Every year-abroader is faced with several options when their ‘official’ semester ends: To work, to travel or to go back home. Well, we all know how indecisive I can be so, naturally, I decided to do all 3 – in that exact order. After a few weeks of au-pairing in Madrid to save some much needed $$$, I recruited a Mexican travel buddy and began to plan a 2 week backpacking adventure around Portugal before my journey back to the UK. From Porto to the Algarve, we managed to see it all in such a short space of time and I wouldn’t have wanted to end this semester in any other way.
Let me just start by saying that I do not speak a word of Portuguese – I just tried to make the name of this post a lot fancier than it needed to be. It actually translates to ‘Portuguese beaches, bridges and pastries’ – which, as you can see, doesn’t exactly have the same ring to it. Don’t get me wrong though, it couldn’t be more accurate – we enjoyed lazy beach days, walked across tons of bridges and ate more pastries than we probably should have. Here’s all the details broken down for you, place by place… enjoy!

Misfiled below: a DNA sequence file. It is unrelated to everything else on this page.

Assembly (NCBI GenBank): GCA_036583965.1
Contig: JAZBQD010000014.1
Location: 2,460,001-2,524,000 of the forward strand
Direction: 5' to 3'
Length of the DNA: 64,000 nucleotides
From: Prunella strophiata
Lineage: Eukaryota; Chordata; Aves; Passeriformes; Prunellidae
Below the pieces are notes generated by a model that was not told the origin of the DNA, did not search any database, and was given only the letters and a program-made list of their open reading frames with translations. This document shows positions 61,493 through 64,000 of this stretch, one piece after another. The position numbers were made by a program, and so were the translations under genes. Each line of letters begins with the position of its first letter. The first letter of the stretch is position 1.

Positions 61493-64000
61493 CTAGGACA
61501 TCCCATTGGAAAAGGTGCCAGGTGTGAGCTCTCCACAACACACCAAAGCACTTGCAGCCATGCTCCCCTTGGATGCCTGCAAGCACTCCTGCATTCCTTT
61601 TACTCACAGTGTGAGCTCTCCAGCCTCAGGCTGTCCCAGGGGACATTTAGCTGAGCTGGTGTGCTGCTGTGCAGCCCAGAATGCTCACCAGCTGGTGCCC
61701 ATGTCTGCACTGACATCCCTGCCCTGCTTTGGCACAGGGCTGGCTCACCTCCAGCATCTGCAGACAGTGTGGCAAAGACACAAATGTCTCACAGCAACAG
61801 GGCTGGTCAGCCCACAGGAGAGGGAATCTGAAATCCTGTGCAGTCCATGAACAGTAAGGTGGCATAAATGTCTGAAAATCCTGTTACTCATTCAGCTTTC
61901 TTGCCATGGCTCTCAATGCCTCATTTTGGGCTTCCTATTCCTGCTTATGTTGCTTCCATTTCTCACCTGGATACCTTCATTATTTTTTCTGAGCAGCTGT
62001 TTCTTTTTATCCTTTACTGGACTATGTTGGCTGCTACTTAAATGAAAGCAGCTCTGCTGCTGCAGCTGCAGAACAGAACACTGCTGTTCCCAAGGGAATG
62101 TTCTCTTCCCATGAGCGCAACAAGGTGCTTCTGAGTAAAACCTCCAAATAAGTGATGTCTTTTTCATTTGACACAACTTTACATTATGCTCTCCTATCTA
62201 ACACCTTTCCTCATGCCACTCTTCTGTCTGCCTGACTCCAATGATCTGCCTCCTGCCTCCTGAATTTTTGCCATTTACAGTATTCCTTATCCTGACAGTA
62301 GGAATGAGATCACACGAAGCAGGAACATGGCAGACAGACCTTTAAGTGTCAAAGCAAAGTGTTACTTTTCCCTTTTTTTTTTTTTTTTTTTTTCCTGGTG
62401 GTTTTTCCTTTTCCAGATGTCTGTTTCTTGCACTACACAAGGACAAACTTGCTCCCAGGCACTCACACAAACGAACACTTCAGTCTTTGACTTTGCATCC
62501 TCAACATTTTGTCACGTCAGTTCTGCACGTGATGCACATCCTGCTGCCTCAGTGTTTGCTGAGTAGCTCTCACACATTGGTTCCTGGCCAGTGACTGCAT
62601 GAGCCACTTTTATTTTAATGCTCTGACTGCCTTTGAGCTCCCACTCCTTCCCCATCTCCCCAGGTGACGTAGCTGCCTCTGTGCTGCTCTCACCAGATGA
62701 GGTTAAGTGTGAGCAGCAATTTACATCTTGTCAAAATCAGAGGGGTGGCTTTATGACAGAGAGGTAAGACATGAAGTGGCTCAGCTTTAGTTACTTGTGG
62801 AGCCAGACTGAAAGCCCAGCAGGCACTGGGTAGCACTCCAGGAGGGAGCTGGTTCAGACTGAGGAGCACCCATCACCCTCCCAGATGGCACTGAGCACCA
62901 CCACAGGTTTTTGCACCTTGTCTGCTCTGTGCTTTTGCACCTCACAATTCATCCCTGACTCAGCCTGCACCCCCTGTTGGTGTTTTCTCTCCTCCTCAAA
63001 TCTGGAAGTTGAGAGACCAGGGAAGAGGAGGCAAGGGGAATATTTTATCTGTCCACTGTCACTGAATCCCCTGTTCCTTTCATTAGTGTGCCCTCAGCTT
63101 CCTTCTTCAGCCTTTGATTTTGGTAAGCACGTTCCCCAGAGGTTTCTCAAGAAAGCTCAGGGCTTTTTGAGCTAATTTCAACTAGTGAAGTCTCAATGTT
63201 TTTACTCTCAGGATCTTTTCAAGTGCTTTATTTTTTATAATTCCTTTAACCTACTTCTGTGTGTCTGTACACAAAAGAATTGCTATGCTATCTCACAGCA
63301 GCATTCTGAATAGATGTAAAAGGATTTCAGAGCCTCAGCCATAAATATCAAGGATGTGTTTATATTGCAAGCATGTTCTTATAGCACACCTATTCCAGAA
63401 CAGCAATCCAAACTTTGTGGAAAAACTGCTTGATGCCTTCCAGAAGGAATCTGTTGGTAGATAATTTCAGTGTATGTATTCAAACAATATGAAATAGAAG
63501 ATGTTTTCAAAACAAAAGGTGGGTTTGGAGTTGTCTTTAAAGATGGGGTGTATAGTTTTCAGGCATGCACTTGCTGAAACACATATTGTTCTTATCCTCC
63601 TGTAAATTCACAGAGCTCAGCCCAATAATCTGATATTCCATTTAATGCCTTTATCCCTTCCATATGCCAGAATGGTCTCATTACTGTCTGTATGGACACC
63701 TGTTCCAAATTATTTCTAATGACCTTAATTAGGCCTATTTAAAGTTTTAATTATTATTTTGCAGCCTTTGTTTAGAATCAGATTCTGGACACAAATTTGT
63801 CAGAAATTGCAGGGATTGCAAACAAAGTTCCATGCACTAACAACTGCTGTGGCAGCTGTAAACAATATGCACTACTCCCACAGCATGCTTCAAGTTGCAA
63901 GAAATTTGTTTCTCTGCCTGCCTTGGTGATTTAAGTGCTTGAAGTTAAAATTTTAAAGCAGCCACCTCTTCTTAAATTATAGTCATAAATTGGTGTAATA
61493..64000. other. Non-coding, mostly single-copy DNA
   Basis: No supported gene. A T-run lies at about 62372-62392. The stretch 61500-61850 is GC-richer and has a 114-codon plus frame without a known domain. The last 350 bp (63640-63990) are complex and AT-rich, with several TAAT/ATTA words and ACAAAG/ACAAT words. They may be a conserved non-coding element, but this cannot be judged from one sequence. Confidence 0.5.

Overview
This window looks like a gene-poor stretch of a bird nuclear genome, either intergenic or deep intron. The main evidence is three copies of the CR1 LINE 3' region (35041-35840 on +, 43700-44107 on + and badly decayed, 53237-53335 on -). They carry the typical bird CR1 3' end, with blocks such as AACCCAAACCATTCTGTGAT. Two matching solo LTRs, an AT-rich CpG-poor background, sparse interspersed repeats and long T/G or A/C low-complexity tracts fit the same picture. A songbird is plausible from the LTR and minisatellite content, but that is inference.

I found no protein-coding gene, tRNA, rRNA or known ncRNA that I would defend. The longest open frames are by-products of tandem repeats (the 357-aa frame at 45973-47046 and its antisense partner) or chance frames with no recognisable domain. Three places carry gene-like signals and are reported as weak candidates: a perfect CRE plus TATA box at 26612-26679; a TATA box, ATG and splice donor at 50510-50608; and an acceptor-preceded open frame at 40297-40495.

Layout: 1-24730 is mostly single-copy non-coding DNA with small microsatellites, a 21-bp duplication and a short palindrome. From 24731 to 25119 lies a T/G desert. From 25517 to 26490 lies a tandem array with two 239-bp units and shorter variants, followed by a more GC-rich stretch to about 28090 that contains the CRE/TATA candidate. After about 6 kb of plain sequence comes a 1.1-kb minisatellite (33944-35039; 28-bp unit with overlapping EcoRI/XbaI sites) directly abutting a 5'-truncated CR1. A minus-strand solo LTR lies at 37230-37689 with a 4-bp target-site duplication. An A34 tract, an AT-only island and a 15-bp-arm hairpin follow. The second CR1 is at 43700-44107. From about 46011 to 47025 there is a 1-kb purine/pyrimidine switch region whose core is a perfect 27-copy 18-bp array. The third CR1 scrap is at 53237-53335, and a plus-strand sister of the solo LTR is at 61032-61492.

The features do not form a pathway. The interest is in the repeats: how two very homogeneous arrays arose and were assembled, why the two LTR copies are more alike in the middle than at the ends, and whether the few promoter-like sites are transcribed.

STOP 1: PORTO
After a delayed (obviously) Ryanair flight from Madrid to Porto, we were super eager to start exploring but of course, everything went wrong straight away: Where the hell is the metro station? It’s this way. No, it’s this way. I was right, it’s this way. I’m always right. Which ticket do we need? Which zone is our hostel in? How does this machine work? I don’t have cash. It’s okay, I’ll pay with card. ‘This machine only accepts cash payments’. Let’s go back up to the airport and get cash. No, wait I have 5 euros, but where did I put it?…. you know exactly how it goes. The story ends well though… we made it! and although the first night was a little bit cloudy and grey, I was still instantly captivated by the beauty of this ancient city. But c’mon, it’s a UNESCO World Heritage site – it was bound to be special!